When you have a child, everyone tells you that life will change. You don’t believe them of course, thinking you will be the couple that bucks the trend, and that life will continue. But it doesn’t and you make the usual sacrifices that parents make as you transition into a family. For Mike and Sophie though, the changes would be shattering, when in 2019 their daughter was diagnosed with Spinal Muscular Atrophy, a motor-neurone disease that is the second most common genetic cause of death in children. As a parent myself the sentence makes me squirm, I can only imagine the emotions that Mike and Sophie went through upon being delivered the news that Anouk would be in an electric wheelchair by the age of three and that any chance of independence was all but impossible. Their innocent parental conversations about Anouk’s future torn to shreds in an instant, dreams crushed and now left contemplating their child’s mortality, never mind her mobility.
But the family had to find a way to pick themselves back up, to find a way to help their daughter and push back against the card dealt to them. It began with finding access to treatments for Anouk, to help her battle the disease, to help her to survive. With parents used to working in industries where impossible isn’t an option Anouk was in good hands, and sometimes terrible adversity can lead you on a path of unexpected salvation, finding liberty in despair. For Mike and Sophie this would lead to the founding of the ACE charity, to help children diagnosed with SMA to get the best treatment to live with SMA.
Nearly three years down the line from Anouk’s diagnoses and the charity that began as an idea, is now in partnership with the MDUK Oxford Neuromuscular Centre, Department of Paediatrics, University of Oxford. They are raising money to fund a clinical trial to prove the necessity of tailored physiotherapy for these kids. Anouk herself is proof of what can be achieved and is a happy four-year-old that can walk and even enjoys horse riding, although still requires constant treatment to help her accomplish her dreams. Sophie now find’s herself splitting her life as Anouk’s Mum and running her charity and is looking to the future with both things. Mike is involved in yet another business, that has, after beginning as an idea for a black box for cyclists, has split into all manner of directions and is providing solutions in several different industries.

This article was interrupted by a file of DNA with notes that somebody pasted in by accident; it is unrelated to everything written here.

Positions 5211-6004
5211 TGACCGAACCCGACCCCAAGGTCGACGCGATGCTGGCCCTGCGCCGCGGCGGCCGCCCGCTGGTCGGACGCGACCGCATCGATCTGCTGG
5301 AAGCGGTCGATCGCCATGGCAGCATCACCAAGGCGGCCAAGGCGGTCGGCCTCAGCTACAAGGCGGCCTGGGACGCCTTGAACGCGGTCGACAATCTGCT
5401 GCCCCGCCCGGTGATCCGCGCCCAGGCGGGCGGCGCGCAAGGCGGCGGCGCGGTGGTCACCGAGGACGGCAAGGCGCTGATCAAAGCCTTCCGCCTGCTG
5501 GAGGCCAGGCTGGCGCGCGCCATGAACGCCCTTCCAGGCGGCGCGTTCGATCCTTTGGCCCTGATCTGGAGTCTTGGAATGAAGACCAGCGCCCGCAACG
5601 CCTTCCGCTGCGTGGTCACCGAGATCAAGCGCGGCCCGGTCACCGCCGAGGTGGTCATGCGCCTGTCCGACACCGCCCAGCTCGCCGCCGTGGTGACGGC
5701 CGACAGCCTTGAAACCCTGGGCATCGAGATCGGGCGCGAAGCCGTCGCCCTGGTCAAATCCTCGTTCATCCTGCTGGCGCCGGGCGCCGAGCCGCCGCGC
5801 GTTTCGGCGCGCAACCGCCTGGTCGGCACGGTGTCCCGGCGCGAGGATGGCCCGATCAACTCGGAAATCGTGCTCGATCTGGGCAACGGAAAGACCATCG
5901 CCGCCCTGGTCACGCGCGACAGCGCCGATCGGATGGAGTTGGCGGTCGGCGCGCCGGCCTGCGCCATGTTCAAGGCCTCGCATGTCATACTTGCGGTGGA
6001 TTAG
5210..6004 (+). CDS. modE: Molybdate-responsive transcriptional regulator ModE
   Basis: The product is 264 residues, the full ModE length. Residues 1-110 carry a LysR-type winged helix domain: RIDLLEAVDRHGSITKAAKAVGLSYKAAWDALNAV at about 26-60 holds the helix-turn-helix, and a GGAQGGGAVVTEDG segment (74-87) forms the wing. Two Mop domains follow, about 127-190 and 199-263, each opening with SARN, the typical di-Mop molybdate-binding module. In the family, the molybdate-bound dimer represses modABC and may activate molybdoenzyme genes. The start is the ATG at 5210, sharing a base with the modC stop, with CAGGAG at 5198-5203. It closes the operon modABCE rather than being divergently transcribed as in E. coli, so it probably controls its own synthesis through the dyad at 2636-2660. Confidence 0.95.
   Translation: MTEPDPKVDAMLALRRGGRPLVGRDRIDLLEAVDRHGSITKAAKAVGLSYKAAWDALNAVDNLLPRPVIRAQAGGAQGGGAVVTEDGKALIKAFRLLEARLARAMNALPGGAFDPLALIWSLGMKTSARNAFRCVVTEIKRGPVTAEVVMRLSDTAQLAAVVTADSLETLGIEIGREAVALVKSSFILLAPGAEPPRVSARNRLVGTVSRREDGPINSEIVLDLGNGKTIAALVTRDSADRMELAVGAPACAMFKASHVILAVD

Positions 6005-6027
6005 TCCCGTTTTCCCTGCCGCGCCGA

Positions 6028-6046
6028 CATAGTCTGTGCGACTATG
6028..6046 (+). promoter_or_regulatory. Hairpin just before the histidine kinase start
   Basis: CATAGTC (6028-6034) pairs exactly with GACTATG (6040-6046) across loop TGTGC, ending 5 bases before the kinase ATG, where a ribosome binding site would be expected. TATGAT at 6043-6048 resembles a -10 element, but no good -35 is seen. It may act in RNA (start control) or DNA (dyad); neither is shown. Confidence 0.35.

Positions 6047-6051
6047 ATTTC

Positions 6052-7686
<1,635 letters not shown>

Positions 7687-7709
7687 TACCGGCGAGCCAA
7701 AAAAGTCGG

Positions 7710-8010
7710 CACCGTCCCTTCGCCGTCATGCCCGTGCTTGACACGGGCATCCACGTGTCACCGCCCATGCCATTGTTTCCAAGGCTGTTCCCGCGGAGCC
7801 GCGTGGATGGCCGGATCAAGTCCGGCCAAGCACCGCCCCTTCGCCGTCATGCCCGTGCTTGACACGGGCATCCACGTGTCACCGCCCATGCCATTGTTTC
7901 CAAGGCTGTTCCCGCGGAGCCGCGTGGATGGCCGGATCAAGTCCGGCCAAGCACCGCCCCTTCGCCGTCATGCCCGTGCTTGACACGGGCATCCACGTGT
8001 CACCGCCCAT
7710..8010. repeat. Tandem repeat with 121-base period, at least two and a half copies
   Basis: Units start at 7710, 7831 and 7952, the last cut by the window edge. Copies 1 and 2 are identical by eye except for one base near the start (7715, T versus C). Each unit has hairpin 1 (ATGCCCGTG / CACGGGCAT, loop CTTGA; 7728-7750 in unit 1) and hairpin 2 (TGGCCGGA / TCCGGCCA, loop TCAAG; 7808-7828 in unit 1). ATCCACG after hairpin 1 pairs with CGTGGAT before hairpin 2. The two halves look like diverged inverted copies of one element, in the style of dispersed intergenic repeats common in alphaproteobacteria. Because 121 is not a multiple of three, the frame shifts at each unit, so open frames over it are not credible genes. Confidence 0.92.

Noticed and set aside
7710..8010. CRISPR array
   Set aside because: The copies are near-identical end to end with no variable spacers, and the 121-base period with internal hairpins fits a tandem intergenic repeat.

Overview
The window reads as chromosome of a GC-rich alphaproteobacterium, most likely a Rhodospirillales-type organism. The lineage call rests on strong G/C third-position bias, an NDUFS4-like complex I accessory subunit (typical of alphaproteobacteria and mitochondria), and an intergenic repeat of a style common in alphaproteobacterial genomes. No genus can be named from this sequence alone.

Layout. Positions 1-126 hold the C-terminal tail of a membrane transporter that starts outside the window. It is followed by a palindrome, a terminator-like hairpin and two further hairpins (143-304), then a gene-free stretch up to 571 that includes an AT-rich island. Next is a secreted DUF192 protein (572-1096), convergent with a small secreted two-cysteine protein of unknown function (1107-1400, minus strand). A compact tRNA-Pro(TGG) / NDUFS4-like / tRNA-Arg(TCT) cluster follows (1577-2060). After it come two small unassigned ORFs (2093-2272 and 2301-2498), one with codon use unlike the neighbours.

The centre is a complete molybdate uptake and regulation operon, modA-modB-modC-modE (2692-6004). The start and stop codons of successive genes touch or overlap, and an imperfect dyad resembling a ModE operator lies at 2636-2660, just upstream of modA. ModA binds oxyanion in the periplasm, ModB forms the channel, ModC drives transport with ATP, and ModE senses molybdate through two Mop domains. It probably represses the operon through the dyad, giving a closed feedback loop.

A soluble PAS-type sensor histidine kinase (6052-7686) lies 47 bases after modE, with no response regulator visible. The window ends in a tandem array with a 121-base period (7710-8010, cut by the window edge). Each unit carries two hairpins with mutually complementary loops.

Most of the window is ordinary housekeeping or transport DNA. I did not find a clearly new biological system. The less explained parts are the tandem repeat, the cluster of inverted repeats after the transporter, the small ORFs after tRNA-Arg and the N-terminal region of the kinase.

I wonder how they find the time for any of it, but this couple enjoy a challenge and enjoy problem solving, and whilst I am certain they would rather not be attempting to tackle the problem of SMA, they are making the best of it, not just for Anouk, but for all the children and families who’s lives have been turned upside down.
The next fundraising event for the ACE charity is the ACE in Motion Tour, a drive through the Oxfordshire countryside on July the 2nd, it includes a visit to Williams Heritage Engineering ending up back at Bicester Heritage airfield test track for further fun, where the motion of the classic car world will do what it can for the motion of these children and the vital clinical trials. Both parents are excited to take part, with little previous experience of driving classic machinery. “It’s going to be great fun” Mike tells me. “Although I’m slightly concerned that I’ll get the bug and I don’t know how I’m going to finance my future classic car habit!” On the day, it is Mike that will take the controls, perhaps looking to atone for that go-karting loss, whilst Sophie will navigate, picking yet more paths together.
Their immediate future might be reading a map, but in the long term who knows what could be next for the family. What is certain is there will be more walks in the countryside at weekends, more horse riding, and perhaps more classic cars. At the heart of it all though will be Anouk and the charity set up in her name, and around that nucleus will hopefully be the improved lives of many more families, helped by the tenacity and drive of Mike and Sophie.